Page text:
I need to configure a server as RAID 5. The server has eight 146 GB drives. I want to make the C drive 20 GB, the G drive 75 GB and give the remaining space to the D drive. What’s the RAID 5 calculation to determine the capacity of the D drive?
RAID parity technologies such as RAID 5 require extra disk space to store parity data. In the event of a drive failure, the disk array can use this RAID parity data to rebuild the lost data onto a new drive. RAID 5 needs one additional drive per RAID group for parity information, although the RAID parity data is spread among all the disks.
If we take the eight drives available, one drive’s worth of capacity will be taken up by the parity overhead, leaving seven 146 GB drives -- a total of 1,022 GB -- available for data.
But the RAID 5 calculation doesn’t stop there. You should also consider that the amount of data available to the operating system will never be the amount designated on the disk drive. When a RAID group is created on a storage array, all the drives are formatted in preparation for the creation of LUNs. This operation reduces the capacity of the RAID group by around 5% to 10%.
Following a LUN being presented to a host, the operating system also carries out a formatting operation that can further reduce the usable amount. There are also different ways in which gigabytes can be represented within devices: Some use a multiplying factor of 1,000 between units such as bytes, kilobytes, megabytes, gigabytes, etc., with other devices using a factor of 1,024. The way the operating system and array hardware calculate the multiplying factor will alter the amount of usable space you see on the operating system.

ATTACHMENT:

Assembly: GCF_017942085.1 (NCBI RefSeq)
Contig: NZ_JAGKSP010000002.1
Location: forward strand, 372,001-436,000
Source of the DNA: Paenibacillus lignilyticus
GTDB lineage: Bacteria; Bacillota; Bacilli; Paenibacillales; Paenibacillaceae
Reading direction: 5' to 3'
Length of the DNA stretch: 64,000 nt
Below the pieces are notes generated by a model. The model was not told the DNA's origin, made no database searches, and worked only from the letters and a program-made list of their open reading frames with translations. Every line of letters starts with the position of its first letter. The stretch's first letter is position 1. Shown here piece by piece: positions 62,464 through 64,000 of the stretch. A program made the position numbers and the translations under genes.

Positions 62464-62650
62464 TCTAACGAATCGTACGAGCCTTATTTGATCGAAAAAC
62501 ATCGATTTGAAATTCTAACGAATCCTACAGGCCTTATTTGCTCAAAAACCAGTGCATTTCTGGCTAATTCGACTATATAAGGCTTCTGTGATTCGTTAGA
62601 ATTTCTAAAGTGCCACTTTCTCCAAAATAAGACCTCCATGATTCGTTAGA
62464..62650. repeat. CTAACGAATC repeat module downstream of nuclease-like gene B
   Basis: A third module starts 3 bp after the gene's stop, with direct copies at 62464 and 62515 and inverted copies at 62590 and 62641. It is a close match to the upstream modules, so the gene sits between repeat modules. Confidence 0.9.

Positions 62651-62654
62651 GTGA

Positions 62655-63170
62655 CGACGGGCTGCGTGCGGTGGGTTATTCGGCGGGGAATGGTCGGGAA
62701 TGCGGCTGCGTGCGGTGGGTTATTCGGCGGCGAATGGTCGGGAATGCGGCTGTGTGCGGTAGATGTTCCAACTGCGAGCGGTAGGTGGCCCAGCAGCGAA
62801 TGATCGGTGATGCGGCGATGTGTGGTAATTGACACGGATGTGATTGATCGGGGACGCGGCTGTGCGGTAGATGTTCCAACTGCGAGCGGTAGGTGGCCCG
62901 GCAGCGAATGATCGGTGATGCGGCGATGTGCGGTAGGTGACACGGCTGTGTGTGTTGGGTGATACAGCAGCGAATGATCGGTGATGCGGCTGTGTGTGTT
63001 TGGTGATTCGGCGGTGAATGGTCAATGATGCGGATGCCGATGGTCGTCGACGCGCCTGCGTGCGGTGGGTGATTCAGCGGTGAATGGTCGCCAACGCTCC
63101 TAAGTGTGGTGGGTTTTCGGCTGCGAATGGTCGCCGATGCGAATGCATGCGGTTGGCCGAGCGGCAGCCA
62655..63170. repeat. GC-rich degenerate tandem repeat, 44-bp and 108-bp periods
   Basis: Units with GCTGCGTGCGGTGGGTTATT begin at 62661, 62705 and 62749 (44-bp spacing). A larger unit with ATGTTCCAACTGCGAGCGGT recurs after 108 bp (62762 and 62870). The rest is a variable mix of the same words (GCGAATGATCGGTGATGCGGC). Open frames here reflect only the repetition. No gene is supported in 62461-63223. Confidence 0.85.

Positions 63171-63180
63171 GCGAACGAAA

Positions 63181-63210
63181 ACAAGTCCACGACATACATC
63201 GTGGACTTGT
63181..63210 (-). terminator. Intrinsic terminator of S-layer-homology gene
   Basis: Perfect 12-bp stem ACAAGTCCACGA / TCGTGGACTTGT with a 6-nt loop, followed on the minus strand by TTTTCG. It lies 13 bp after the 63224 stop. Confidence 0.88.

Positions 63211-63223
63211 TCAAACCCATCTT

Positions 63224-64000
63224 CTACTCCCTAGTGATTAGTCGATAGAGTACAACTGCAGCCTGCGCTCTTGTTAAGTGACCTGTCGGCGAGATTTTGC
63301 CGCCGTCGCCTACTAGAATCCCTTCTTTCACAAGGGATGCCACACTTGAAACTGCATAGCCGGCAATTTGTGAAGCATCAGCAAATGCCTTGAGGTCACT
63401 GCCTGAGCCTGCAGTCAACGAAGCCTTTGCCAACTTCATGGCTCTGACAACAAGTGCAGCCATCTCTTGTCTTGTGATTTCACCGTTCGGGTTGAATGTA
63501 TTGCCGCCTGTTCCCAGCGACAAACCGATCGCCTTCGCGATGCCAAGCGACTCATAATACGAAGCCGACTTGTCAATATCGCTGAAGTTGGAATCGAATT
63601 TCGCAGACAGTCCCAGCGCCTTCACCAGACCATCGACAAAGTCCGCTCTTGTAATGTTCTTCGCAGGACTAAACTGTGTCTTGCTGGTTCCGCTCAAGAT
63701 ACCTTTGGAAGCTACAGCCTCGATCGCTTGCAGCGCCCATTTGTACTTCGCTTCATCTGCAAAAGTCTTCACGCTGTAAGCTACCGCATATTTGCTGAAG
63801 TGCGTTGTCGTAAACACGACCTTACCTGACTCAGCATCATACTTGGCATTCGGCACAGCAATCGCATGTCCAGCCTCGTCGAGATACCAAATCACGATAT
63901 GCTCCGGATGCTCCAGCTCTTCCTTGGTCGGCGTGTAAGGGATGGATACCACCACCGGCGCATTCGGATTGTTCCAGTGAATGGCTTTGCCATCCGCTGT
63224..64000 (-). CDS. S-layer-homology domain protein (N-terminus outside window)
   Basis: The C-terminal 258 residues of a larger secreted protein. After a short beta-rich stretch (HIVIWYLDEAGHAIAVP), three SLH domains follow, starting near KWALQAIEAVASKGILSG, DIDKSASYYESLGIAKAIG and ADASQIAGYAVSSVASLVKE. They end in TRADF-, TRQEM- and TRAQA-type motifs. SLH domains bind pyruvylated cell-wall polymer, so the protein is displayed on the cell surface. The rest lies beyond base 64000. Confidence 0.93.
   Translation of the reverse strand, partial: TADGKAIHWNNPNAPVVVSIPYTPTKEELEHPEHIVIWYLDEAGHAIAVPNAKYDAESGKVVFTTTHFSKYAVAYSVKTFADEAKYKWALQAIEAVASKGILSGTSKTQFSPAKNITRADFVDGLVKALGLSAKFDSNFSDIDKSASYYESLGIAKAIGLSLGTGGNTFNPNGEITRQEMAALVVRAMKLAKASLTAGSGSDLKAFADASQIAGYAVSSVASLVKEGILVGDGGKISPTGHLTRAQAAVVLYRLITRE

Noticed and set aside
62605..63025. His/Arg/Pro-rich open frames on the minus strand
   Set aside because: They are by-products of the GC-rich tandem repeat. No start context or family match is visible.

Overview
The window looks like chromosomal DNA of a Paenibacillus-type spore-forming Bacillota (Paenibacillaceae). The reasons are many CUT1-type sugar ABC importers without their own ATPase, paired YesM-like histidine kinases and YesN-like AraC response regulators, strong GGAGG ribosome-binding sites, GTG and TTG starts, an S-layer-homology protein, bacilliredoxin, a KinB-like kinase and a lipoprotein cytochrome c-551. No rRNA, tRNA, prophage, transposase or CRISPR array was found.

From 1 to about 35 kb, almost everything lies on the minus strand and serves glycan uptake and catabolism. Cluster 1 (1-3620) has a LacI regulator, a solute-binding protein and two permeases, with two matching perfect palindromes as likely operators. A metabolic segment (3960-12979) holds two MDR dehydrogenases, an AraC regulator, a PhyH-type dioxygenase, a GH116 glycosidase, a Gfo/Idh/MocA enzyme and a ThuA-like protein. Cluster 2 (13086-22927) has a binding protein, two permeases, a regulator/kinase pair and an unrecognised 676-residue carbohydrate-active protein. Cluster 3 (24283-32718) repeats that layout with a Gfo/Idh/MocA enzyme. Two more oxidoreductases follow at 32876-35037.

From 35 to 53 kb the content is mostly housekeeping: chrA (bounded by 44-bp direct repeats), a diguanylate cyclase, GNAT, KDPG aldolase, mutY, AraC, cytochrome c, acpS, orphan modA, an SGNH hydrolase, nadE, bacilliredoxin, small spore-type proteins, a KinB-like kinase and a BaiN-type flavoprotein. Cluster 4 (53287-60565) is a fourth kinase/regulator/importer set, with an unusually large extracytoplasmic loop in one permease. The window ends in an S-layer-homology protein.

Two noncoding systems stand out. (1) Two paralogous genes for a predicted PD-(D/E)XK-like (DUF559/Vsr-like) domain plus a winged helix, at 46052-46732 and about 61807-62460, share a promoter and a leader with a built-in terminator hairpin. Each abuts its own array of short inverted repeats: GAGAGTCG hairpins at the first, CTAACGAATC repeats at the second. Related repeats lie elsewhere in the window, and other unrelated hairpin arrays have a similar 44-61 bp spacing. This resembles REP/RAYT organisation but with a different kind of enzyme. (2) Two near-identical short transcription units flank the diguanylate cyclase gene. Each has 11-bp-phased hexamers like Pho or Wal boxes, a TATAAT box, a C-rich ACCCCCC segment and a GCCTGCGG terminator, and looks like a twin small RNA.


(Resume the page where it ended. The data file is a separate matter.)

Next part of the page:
A simple rule for RAID 5 calculation is to take the amount of capacity on the disk drive (in this case 146 GB) and reduce it by about 15% to get an idea of the usable amount that will be available to hosts. Therefore, in the case of this example, a reasonable usable amount of capacity in our RAID group would be 868 GB (1,022 GB minus 15%). The amount available for the D drive would therefore be 773 GB (868 minus 20 for the C drive and 75 for the G drive).
Related Q&A from Steve Pinder
When adding an old hard drive to RAID sets on servers, it’s important to account for factors such as the number of drive bays in the host. See how to...continue reading
In this Ask the Expert, Steve Pinder talks about which RAID level to choose, depending on the criticality of your data or the capacity required.continue reading
Learn about the differences between a FATA disk and a Fibre Channel drive, and find out how to determine which drive type is better for Exchange 2007...continue reading